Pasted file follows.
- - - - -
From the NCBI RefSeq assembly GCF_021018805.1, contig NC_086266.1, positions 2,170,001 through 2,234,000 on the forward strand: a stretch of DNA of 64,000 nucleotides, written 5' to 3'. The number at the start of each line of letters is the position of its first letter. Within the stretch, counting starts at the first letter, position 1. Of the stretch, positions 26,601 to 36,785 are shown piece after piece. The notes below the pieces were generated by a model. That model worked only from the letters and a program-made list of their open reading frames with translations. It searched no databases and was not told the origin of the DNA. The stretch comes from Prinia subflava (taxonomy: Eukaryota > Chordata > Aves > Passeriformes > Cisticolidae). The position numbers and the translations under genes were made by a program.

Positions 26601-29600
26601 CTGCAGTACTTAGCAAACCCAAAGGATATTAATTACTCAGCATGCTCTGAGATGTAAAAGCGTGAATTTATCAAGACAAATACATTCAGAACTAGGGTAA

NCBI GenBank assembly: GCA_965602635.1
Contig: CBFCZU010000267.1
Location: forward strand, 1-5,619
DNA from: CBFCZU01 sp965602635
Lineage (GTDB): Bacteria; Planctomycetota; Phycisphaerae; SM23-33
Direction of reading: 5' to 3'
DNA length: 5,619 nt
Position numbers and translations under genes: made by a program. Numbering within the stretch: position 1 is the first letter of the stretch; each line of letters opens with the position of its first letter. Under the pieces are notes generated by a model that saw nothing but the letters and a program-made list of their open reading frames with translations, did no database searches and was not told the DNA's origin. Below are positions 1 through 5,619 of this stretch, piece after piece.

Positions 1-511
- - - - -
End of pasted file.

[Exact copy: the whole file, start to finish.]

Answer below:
From the NCBI RefSeq assembly GCF_021018805.1, contig NC_086266.1, positions 2,170,001 through 2,234,000 on the forward strand: a stretch of DNA of 64,000 nucleotides, written 5' to 3'. The number at the start of each line of letters is the position of its first letter. Within the stretch, counting starts at the first letter, position 1. Of the stretch, positions 26,601 to 36,785 are shown piece after piece. The notes below the pieces were generated by a model. That model worked only from the letters and a program-made list of their open reading frames with translations. It searched no databases and was not told the origin of the DNA. The stretch comes from Prinia subflava (taxonomy: Eukaryota > Chordata > Aves > Passeriformes > Cisticolidae). The position numbers and the translations under genes were made by a program.

Positions 26601-29600
26601 CTGCAGTACTTAGCAAACCCAAAGGATATTAATTACTCAGCATGCTCTGAGATGTAAAAGCGTGAATTTATCAAGACAAATACATTCAGAACTAGGGTAA

NCBI GenBank assembly: GCA_965602635.1
Contig: CBFCZU010000267.1
Location: forward strand, 1-5,619
DNA from: CBFCZU01 sp965602635
Lineage (GTDB): Bacteria; Planctomycetota; Phycisphaerae; SM23-33
Direction of reading: 5' to 3'
DNA length: 5,619 nt
Position numbers and translations under genes: made by a program. Numbering within the stretch: position 1 is the first letter of the stretch; each line of letters opens with the position of its first letter. Under the pieces are notes generated by a model that saw nothing but the letters and a program-made list of their open reading frames with translations, did no database searches and was not told the DNA's origin. Below are positions 1 through 5,619 of this stretch, piece after piece.

Positions 1-511